Accusations of sexual harassment and sexual assault lead the headlines these days, but at Saint Viator, efforts to raise awareness of sexual and domestic violence, as well as teen dating violence and personal body awareness, have been going on for years.
A prevention educator from the Northwest Center Against Sexual Assault, Jessica Caccavallo, just spent two days presenting to sophomores in health class. Someone from the Arlington Heights-based agency has returned to Saint Viator every semester, as well as during summer school, for each of the last 10 years.
Their calling cards are the T-shirts displayed either on a clothesline or as in the case of her most recent visit, on seats in the auditorium. The shirts bear witness to survivors of violence.
“The shirts tell the victim’s story,” says Ms. Lisa Wilson, health teacher.
In fact, the Clothesline Project started in the 1990s on the East coast as a way for survivors of violence to share their stories and the stories of others whom they know have endured violence. The shirts bare witness to the violence that silently plagues communities, and allows for students and the community to begin to have a conversation about sexual violence, domestic violence, and harassment and learn the impacts these traumas have on an individual.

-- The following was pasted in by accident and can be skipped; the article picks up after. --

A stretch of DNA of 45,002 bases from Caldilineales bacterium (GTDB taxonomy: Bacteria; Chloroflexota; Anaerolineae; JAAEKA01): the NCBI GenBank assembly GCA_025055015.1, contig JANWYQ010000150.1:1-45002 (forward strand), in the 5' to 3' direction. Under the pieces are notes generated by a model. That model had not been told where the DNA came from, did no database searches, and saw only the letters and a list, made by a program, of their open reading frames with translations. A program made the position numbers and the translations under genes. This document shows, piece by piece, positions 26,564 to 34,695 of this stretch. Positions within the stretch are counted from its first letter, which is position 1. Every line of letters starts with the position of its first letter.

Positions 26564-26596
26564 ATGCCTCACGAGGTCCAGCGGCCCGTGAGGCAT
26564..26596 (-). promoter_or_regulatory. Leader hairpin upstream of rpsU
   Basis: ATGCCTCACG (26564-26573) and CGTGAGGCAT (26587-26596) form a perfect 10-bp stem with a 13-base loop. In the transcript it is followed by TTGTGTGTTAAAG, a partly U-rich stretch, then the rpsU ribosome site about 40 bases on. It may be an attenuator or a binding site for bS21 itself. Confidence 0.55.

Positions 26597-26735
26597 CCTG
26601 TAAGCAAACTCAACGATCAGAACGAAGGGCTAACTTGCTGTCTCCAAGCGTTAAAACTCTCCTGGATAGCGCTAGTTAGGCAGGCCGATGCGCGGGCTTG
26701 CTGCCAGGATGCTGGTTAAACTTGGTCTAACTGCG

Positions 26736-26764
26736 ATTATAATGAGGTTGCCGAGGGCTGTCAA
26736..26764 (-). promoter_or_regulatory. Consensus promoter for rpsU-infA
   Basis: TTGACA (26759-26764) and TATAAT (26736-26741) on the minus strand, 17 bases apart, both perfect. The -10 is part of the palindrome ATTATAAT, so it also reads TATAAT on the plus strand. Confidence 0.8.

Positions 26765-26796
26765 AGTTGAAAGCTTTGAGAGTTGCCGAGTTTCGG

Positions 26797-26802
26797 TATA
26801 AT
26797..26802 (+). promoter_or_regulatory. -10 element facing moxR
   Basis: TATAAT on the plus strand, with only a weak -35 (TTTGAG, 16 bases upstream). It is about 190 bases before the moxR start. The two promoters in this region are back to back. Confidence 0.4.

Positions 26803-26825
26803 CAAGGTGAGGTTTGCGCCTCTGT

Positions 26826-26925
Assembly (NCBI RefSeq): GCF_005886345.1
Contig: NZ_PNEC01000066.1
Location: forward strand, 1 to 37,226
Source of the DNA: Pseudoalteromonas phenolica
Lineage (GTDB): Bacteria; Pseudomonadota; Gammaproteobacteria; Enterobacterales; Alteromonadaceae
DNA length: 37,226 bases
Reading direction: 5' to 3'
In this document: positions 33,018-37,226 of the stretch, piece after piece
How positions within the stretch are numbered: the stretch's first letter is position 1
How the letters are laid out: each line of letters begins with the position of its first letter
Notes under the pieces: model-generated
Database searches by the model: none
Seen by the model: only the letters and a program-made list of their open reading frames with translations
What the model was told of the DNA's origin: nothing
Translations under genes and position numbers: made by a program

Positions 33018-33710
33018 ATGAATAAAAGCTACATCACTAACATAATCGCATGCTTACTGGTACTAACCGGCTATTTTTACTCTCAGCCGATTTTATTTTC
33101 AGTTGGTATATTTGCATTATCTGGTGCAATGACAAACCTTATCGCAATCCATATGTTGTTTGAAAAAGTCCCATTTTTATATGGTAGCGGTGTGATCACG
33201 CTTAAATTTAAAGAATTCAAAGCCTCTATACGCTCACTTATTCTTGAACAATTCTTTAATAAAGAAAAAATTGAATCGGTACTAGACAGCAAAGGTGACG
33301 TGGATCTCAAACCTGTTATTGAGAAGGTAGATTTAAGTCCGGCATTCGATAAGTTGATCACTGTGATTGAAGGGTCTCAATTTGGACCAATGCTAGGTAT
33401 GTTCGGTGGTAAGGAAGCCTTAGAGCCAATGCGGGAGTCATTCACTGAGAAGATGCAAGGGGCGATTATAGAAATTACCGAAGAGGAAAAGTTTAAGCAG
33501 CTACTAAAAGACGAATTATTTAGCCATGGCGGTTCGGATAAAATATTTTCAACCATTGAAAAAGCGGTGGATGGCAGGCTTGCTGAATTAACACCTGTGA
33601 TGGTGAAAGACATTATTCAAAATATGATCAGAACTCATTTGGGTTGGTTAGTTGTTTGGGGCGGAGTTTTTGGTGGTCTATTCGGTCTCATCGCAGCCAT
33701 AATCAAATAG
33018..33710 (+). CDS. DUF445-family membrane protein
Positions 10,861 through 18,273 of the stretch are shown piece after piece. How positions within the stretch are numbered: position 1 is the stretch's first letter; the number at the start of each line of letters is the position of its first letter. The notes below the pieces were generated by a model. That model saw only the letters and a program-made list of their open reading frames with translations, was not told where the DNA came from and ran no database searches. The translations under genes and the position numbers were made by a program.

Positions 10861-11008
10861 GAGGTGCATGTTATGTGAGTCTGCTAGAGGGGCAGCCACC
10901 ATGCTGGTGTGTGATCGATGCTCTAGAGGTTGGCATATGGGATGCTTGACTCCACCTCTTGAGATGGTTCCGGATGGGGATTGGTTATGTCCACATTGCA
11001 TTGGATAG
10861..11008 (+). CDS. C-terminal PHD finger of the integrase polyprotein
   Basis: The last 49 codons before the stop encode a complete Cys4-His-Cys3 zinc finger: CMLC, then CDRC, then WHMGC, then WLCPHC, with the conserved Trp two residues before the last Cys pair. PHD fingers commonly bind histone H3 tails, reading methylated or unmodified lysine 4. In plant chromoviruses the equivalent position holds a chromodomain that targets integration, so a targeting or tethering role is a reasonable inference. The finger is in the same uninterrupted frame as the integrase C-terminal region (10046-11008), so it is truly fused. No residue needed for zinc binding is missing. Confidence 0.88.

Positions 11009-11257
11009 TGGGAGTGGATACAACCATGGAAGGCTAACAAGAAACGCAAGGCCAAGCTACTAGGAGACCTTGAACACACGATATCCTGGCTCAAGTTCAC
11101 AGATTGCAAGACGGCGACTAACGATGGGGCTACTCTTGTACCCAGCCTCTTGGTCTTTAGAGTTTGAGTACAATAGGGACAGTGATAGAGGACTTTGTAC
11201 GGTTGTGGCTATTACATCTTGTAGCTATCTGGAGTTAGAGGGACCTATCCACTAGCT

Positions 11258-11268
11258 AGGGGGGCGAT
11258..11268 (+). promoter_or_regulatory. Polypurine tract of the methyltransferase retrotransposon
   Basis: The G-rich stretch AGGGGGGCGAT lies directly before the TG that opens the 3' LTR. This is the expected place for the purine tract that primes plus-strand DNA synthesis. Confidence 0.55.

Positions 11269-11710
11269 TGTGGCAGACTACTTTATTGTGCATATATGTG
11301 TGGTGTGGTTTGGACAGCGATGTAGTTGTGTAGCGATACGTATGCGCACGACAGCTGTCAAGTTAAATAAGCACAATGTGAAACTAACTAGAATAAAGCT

Each color carries a significance: Red, pink and orange represent survivors of rape and sexual assault. Blue or green is for survivors of incest and sexual abuse. Purple or lavender represents women attacked for their sexual orientation. Black and gray shirts signify emotional/verbal/mental abuse or more than one type of violence.
Caccavallo displayed 75 T-shirts and all were created over the last few years by high school teens in the Northwest suburbs.
“When students find that out, it definitely hits home,” Caccavallo says. “It’s not just some celebrity or politician on TV, it’s happening right here, to people their age.”
Caccavallo provides prevention education to students of all ages, from preschool through college, but at Saint Viator, she had the rare opportunity to pray with students for the survivors.
During each period, Caccavallo talked about what consent is, as well as bystander intervention and what to do if they know someone who has been assaulted. She also gives them resources for help, including the 24-hour hotline crisis intervention- 888-802-8890.
“The presentation helps address social norms and what students think about gender roles,” Caccavallo says. “Hopefully, it makes them more sensitive to the issues and they get a bigger picture of rape and assault, and that nobody is immune from being a victim.”
To find out more about services provided by the Northwest Center Against Sexual Assault, visit: http://www.nwcasa.org/services, or visit their Facebook page, at: https://www.facebook.com/NorthwestCASA.